As Good as New (film)

Last updated
As Good as New
Directed by Graham Cutts
Written by Thompson Buchanan (play)
Randall Faye
Produced by Irving Asher
StarringWinna Winifried
John Batten
Sunday Wilshin
Cinematography Basil Emmott
Distributed byWarner Brothers
Release date
Running time
48 minutes
CountryUnited Kingdom

As Good As New is 1933 British drama film directed by Graham Cutts and starring Winna Winifried, John Batten and Sunday Wilshin. [1] It was based on a play by Thompson Buchanan. It was made at Teddington Studios. [2] It was a quota quickie made by the British branch of Warner Brothers.



A woman, disappointed in love, becomes increasingly cynical and attempts to marry a wealthy man.

Partial cast

Related Research Articles

Jean Batten New Zealand aviator (1909–1982)

Jane Gardner Batten, commonly known as Jean Batten, was a New Zealand aviator, making a number of record-breaking solo flights across the world. She is notable for completing the first solo flight from England to New Zealand in 1936.

Dance Pretty Lady is a 1931 British drama film directed by Anthony Asquith and starring Ann Casson, Carl Harbord, Michael Hogan, Moore Marriott and Flora Robson. It was based on the 1912 novel Carnival by Compton Mackenzie. The novel was subsequently remade as a 1946 film Carnival.

Someday is a 1935 British romance film, directed by Michael Powell and starring Esmond Knight and Margaret Lockwood. The screenplay was adapted from a novel by I. A. R. Wylie.

Nine till Six is a 1932 British drama film directed by Basil Dean and starring Louise Hampton, Elizabeth Allan and Florence Desmond. Produced by Basil Dean's Associated Talking Pictures, it was the first film made at Ealing Studios after the facility had been converted to sound.

Under the Greenwood Tree is a 1929 British historical drama film directed by Harry Lachman and starring Marguerite Allan, Nigel Barrie and Wilfred Shine. It is an adaptation of the 1872 novel Under the Greenwood Tree by Thomas Hardy.

Les mutinés de l'Elseneur is a 1936 French action film directed by Pierre Chenal and starring Jean Murat, Winna Winifried and André Berley. A journalist takes command of a ship after the crew mutiny against the brutal captain. It was an adaptation of the 1914 novel The Mutiny of the Elsinore by Jack London.

Naughty Cinderella is a 1933 British comedy film directed by Jean Daumery and starring John Stuart, Winna Winifried and Betty Huntley-Wright.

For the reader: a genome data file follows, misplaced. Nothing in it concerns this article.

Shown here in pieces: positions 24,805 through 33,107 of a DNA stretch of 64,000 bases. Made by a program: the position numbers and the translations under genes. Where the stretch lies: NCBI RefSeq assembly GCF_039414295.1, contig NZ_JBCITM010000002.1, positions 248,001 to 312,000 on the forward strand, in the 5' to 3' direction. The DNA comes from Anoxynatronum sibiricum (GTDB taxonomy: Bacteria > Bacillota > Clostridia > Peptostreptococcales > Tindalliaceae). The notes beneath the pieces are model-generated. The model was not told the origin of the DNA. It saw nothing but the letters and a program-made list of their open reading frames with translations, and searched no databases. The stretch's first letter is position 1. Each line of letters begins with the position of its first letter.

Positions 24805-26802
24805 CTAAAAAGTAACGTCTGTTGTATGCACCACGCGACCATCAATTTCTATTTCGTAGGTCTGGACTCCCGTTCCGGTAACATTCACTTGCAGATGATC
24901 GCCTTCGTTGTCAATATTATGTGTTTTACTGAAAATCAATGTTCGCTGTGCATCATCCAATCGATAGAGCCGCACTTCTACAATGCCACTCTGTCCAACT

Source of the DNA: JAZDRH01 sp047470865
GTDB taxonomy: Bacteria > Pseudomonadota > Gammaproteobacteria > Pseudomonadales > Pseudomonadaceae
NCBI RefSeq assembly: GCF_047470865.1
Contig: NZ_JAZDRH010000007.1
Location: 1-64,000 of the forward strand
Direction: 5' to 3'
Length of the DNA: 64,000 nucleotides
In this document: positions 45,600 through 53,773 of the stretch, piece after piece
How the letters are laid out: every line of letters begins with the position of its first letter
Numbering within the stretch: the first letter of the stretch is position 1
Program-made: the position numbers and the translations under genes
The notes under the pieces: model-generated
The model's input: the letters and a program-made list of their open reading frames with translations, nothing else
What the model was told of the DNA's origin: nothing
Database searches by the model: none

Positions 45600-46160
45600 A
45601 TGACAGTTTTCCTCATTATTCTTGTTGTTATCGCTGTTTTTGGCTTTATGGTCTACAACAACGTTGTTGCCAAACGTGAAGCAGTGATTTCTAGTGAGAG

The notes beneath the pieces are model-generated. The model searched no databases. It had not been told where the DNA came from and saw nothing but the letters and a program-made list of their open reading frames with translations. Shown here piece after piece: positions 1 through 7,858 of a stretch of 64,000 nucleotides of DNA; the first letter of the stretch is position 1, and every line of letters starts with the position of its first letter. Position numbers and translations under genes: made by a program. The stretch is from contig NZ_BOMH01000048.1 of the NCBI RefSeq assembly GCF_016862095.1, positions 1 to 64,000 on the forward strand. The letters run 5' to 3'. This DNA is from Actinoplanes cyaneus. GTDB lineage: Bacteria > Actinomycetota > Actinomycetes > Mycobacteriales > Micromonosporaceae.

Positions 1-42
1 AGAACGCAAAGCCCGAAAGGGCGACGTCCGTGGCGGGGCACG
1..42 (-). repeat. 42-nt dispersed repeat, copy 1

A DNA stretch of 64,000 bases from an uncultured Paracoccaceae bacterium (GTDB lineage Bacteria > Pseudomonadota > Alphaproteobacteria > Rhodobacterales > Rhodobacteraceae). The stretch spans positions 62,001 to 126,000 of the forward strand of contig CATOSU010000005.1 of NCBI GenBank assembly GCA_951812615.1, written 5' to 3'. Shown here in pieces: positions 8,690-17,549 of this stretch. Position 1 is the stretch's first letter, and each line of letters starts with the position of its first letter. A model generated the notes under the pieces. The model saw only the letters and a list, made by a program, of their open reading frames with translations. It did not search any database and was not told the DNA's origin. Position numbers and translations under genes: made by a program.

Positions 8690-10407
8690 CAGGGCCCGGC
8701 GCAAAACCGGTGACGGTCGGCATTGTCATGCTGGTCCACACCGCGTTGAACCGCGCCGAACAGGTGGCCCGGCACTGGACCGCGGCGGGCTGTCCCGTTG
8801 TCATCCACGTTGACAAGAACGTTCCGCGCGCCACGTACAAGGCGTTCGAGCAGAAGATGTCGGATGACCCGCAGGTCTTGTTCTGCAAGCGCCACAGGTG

<i>The Love Contract</i> 1932 film

The Love Contract is a 1932 British musical film directed by Herbert Selpin and starring Winifred Shotter, Owen Nares and Sunday Wilshin. The screenplay concerns a young woman who becomes the driver of a wealthy stockbroker who lost her family's savings. It was based on a play by Jean de Letraz, Suzette Desty and Roger Blum. It was produced by Herbert Wilcox's company British & Dominions Film Corporation. Alternate language versions were made in French and in German, both of which were also directed by Selpin.

Sunday Wilshin British actress and radio producer (1905–1991)

Sunday Wilshin was a British actress and radio producer; the successor to George Orwell on his resignation in 1943. She was born in London as Mary Aline Wilshin and educated at the Italia Conti Stage School. Wilshin was a member of the 'Bright young things' of the 1920s, and a close friend of the actress Cyllene Moxon and of author Noel Streatfeild. In connection with the 'bright young things', Wilshin commonly appears in accounts of a gathering whereat she was assaulted by the silent film actress Brenda Dean Paul.

Little Miss Nobody is a 1933 British comedy film directed by John Daumery, and starring Sebastian Shaw, Drusilla Wills, and Betty Huntley-Wright. The film was a quota quickie made at Teddington Studios by the British subsidiary of Warner Brothers.

Murder by Rope is a 1936 British mystery film directed by George Pearson and starring Constance Godridge, D. A. Clarke-Smith and Sunday Wilshin.

An Obvious Situation is a 1930 British crime film directed by Giuseppe Guarino and starring Sunday Wilshin, Walter Sondes and Carl Harbord. It was made as a quota quickie at Teddington Studios for release by Warner Brothers.

Petticoat Loose is a 1922 British silent drama film directed by George Ridgwell and starring Dorinea Shirley, Warwick Ward and Lionelle Howard. It is based on the 1898 novel of the same title by Eliza Humphreys about a playwright who hypnotises the woman he loves, controlling and ruining her life.

<i>Marry Me</i> (1932 film) 1932 film

Marry Me is a 1932 British musical comedy film directed by Wilhelm Thiele and starring Renate Müller, Harry Green and George Robey. It was made by Gainsborough Pictures at Islington Studios. The film's sets were designed by the art director Alex Vetchinsky.

To Brighton with Gladys is a 1933 British comedy film directed by George King and starring Harry Milton, Constance Shotter and Kate Cutler. It was made at Ealing Studios as a quota quickie.

First Night is a 1937 British drama film directed by Donovan Pedelty and starring Jack Livesey, Rani Waller and Sunday Wilshin. It was made at Wembley Studios as a quota quickie.

Call Me Mame is a 1933 British comedy film directed by John Daumery and starring Ethel Irving, John Batten and Dorothy Bartlam. It was made at Teddington Studios as a quota quickie.

Collision is a 1932 British crime film directed by G. B. Samuelson and starring Sunday Wilshin and Henrietta Watson.

Borrowed Clothes is a 1934 British drama film directed by Arthur Maude and starring Anne Grey, Lester Matthews and Sunday Wilshin.

The Green Caravan is a 1922 British silent drama film directed by Edwin J. Collins and starring Catherine Calvert, Gregory Scott and Valia.


  2. Low p.291